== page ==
Chapter 7.2


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Chapter 7.2

  1. 1. Chapter 6Questioning Strategies in the Era of Standards and Accountability
  2. 2.  A. To involve students in the lessons. B. To promote students’ thinking and comprehension. C. To review important content. D. To control students. E. To assess students.Reasons for using questions
  3. 3.  Low level questions: These questions tap into the knowledge level of students ◦ What are the three most common tools in a metal shop? ◦ How much is 5 +6 ◦ How do you spell anonymous?Types of Questions
  4. 4.  High-Level Questions: These questions require mental processing or the connecting or the transformation of ideas by students. ◦ How does the U.S. seeks alliances with other countries?Types of Questions
  5. 5.  Think of the theme you are teaching, and write two or three questions. For example, if you are working on a book about friendship, “What things do you like to do with your friends?” and “What happens when your friends do not like to do what you like to do?” Prepare prompts to help your students elaborate their questions “Can you tell me more about that?” “What makes you think that?” You can also encourage higher order thinking by sharing students’ responses (covering students’ names) and asking them how to improve it.How do I add more higherthinking questions to my lessons?
  6. 6.  Don’t be discouraged if students struggle with answering/asking higher order thinking questions. It takes students some time to adapt to higher expectations.How do I add more higherthinking questions to my lessons?
  7. 7.  Questions should not be used to embarrass students, but to check their understanding/involve them in the lesson. Research shows that by fourth grade students already know how they are perceived at school (e.g. smart, silly) and they will play their parts. Ask a question, wait about ten seconds and then call on a student.What is the right way to askquestions?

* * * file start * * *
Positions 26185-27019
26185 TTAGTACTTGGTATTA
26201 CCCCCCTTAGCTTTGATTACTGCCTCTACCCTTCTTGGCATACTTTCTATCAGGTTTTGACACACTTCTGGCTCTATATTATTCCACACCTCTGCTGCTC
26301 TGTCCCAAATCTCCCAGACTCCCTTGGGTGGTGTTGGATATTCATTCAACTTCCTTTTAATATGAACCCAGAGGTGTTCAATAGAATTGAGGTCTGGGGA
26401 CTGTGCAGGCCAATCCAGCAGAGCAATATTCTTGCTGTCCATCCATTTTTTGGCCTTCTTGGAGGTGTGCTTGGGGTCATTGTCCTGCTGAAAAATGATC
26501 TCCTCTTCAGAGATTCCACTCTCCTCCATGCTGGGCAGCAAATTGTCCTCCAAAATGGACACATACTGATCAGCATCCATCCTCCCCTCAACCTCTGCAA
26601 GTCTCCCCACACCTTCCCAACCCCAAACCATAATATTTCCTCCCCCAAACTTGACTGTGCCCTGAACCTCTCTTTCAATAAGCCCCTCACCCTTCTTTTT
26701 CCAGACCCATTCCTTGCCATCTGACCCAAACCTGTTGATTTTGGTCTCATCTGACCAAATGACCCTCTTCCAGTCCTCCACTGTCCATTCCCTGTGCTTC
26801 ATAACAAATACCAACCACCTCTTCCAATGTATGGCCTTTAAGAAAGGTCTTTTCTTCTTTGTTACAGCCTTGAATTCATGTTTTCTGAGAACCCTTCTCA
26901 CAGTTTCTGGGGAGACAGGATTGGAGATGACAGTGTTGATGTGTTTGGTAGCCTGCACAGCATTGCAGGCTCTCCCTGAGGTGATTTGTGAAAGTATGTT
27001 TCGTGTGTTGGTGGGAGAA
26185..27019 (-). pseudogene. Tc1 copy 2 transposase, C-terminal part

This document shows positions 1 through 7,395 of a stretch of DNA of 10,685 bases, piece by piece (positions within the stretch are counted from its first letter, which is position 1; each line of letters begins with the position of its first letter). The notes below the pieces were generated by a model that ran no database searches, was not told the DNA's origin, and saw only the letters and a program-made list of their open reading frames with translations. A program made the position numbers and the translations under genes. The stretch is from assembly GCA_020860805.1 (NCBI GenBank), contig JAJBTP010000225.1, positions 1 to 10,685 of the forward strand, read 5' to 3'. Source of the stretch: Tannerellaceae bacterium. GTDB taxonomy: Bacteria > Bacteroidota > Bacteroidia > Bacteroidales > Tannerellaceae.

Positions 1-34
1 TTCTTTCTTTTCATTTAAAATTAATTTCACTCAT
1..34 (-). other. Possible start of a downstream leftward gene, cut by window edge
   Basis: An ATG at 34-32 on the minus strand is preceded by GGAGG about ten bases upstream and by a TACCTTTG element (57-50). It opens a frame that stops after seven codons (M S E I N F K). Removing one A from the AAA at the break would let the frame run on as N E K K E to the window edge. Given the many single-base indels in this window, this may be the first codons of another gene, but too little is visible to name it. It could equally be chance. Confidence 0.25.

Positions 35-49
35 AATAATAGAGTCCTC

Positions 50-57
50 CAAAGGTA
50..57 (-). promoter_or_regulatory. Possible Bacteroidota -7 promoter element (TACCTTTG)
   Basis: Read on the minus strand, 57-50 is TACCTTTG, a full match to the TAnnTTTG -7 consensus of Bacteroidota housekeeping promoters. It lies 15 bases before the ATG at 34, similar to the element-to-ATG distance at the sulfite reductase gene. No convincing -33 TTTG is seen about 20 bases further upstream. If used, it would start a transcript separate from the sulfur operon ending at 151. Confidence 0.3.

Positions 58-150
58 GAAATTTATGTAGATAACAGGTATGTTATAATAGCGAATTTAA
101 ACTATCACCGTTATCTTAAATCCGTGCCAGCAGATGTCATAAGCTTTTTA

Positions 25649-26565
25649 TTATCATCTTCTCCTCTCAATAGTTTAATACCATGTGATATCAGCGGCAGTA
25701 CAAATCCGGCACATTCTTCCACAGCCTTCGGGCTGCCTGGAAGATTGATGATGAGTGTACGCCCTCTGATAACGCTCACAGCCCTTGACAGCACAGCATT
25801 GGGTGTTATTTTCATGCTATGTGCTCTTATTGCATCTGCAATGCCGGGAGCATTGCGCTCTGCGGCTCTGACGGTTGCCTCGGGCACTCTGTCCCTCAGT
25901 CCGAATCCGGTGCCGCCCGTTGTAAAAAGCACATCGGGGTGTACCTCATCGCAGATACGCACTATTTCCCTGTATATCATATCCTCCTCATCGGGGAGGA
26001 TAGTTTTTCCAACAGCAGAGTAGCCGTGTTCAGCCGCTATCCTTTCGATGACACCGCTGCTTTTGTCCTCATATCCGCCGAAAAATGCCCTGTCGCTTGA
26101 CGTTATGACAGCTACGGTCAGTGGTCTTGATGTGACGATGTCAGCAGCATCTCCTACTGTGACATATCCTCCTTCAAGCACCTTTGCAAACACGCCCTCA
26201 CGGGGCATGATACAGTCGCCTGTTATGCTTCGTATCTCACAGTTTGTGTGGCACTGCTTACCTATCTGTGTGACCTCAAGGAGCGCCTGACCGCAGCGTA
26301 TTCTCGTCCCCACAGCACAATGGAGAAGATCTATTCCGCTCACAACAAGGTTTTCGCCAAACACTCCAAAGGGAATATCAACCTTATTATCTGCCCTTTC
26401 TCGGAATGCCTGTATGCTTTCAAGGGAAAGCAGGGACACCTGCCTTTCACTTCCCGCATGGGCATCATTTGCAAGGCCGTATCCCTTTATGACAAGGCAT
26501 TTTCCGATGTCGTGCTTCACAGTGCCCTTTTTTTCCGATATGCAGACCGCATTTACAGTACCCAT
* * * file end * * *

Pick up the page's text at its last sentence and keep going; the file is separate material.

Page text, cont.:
8. 8.  Don’t worry, questioning is not the only way to foster HOT in your classrooms. ◦ Blogs can be used to foster higher order thinking. Some examples include blogs: literature response blogs and showcase blogs. ◦ Teacher Blogs ◦ The Miss Rumphius Effect ◦ Cal Teacher Blog ◦ Student Blogs ◦ Carol Maritas grade four classFostering higher order thinkingusing technology
  9. 9.  P. 201, let’s practice labeling questions as low level questions or high level questions. ◦ Students seating at the right: odd questions ◦ Students seating at the left: even questions ◦ Students seating at the middle: pick 9 different questions Quick Review
  10. 10.  Convergent Questions: Questions that generally require one right answer. ◦ What is 6x6 ◦ A turtle is in what animal class?Questioning Focus
  11. 11.  Divergent Questions: Opposite to convergent questions. They allow many different answers. Also known as Open- Ended questions. ◦ How are Julius Caesar and Hamlet alike? ◦ Give me one of the most significant dates in world history?Questioning Focus
  12. 12.  Prompting: The use of hints or clues, that are used to aid the student in responding successfully. Ex: p. 208 Probing: Strategy used to have the student supply additional information to ensure comprehensive and complete answers. ◦ Ex: p. 209Questioning Strategies
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